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Nords 10-04-2006 12:16 PM

Mortgage-backed securities: "Who buys this crap?"
 
Quote:

Originally Posted by audreyh1
It's a pretty shocking article. Someone will be left holding the bag when mortgage holders default. Will it really just be the hedge funds and pension funds? I kind of doubt it.
I don't understand how people can be allowed to take on mortgages under these circumstances!

Audrey's comment was on my mind when I stumbled across this "Investment Advisor" article.

Here's their rosy sales pitch outlook on the sector: "Moreover, with declines in construction spending and new housing sales, new mortgage applications and refinancings will likely decline—thereby, creating a tighter supply and increasing their value as investments." Then they recommend a few mutual funds who invest heavily in MBSs.

So I guess it's not just institutions, pensions, & hedge fund managers-- it's us, too...

wabmester 10-04-2006 12:28 PM

Re: Mortgage-backed securities: "Who buys this crap?"
 
I've read that banks don't really shed their risk when they bundle high-risk loans into a CMO. They apparently have to make some reps about the default rate, and if defaults go higher, the bank has to buy the loans back.

brewer12345 10-04-2006 12:42 PM

Re: Mortgage-backed securities: "Who buys this crap?"
 
Just about every bond fund in the US owns some MBS. Most of this paper is very, very high quality, typical Aaa and Aa-rated stuff. It is a way for bond fund managers to have something besides treasuries (safe, but low yielding) and corporates (less safe, but higher yelds) but which is unlikely to increase credit risk. The trade off is that you take some risk on teh exact timing of cash flows (extension/refi risk).

When a pile of mortgages is stuffed into a securitization structure, there is a hierarchy of who gets paid first. The top layers comprising most of the value are squeaky clean as far as credit quality goes. By the time you get to the bottom tranches, they can be moderately to extremely risky junk, depending on the riskiness of the underlying loans. Sometimes banks are able to sell this "B piece" or "equity tranche" off to outside investors who specialize in this sort ofthing. Sometimes they keep the B piece and hold it on their books at a small value number. The bank regulators make them treat equity tranches as toxic waste for regulatory capital purposes, so most banks don't hold much of this stuff.

FinanceDude 10-04-2006 12:46 PM

Re: Mortgage-backed securities: "Who buys this crap?"
 
Quote:

Originally Posted by brewer12345
Just about every bond fund in the US owns some MBS. Most of this paper is very, very high quality, typical Aaa and Aa-rated stuff. It is a way for bond fund managers to have something besides treasuries (safe, but low yielding) and corporates (less safe, but higher yelds) but which is unlikely to increase credit risk. The trade off is that you take some risk on teh exact timing of cash flows (extension/refi risk).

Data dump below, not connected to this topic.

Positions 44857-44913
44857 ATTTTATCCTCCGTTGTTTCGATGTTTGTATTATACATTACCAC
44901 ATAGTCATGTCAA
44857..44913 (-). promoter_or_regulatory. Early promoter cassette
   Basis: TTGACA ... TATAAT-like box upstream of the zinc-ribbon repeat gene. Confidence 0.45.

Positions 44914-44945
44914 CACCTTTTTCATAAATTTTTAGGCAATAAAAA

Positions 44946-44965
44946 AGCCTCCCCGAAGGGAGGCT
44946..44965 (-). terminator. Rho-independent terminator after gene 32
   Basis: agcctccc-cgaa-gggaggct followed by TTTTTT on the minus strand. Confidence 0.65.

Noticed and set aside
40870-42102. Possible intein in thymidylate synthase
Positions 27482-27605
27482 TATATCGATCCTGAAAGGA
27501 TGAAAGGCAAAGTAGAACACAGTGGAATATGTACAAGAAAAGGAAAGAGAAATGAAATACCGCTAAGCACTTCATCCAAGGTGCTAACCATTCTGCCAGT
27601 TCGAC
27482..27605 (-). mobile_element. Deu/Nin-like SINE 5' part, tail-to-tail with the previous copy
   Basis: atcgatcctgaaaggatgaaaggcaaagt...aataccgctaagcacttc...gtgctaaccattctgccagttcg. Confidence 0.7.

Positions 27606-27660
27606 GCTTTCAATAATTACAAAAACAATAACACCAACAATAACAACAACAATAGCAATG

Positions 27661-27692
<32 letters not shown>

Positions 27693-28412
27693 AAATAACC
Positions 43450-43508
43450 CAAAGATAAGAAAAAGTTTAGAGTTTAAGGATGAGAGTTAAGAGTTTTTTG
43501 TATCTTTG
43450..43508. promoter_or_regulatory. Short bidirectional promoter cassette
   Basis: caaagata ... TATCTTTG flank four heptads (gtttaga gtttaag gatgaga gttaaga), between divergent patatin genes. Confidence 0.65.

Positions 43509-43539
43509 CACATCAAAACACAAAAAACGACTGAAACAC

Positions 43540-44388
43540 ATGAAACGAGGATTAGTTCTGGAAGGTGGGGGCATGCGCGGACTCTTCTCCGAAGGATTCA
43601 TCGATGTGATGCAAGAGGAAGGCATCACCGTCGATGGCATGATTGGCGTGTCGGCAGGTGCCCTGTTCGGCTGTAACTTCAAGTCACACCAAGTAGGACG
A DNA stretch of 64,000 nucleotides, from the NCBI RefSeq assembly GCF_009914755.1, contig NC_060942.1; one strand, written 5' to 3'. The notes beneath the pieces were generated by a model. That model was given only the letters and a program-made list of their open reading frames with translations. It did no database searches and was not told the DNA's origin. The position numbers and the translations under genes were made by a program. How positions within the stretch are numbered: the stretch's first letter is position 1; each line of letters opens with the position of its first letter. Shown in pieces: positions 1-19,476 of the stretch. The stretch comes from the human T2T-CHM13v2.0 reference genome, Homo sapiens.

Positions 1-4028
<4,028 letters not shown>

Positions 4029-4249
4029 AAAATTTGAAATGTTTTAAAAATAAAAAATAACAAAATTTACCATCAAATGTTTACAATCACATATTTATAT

When a pile of mortgages is stuffed into a securitization structure, there is a hierarchy of who gets paid first. The top layers comprising most of the value are squeaky clean as far as credit quality goes. By the time you get to the bottom tranches, they can be moderately to extremely risky junk, depending on the riskiness of the underlying loans. Sometimes banks are able to sell this "B piece" or "equity tranche" off to outside investors who specialize in this sort ofthing. Sometimes they keep the B piece and hold it on their books at a small value number. The bank regulators make them treat equity tranches as toxic waste for regulatory capital purposes, so most banks don't hold much of this stuff.

Great summation, much more eloquent than I was preparing to post.........:) BTW, remember all those preferreds that were issued with spooky quality high risk stuff underlying them? Wonder what happened to that party??

Texas Proud 10-05-2006 12:51 AM

Re: Mortgage-backed securities: "Who buys this crap?"
 
Like Brewer said...

I used to work with people who did the CMOs... and some had many 100s of traunchs.... The underwriter would go out and ask investors what they wanted and would slice it up and sell them thier request... and MOST of the pool was very safe... if you have the rights to the first cash and only have 30% of the total... well, what is the likelyhood of 70% loss?? Not much..

And there are triggers... some will stop getting interest payments if there is a certain amount of losses.. and some have insurance... again.. as safe as you can get next to Treasuries..


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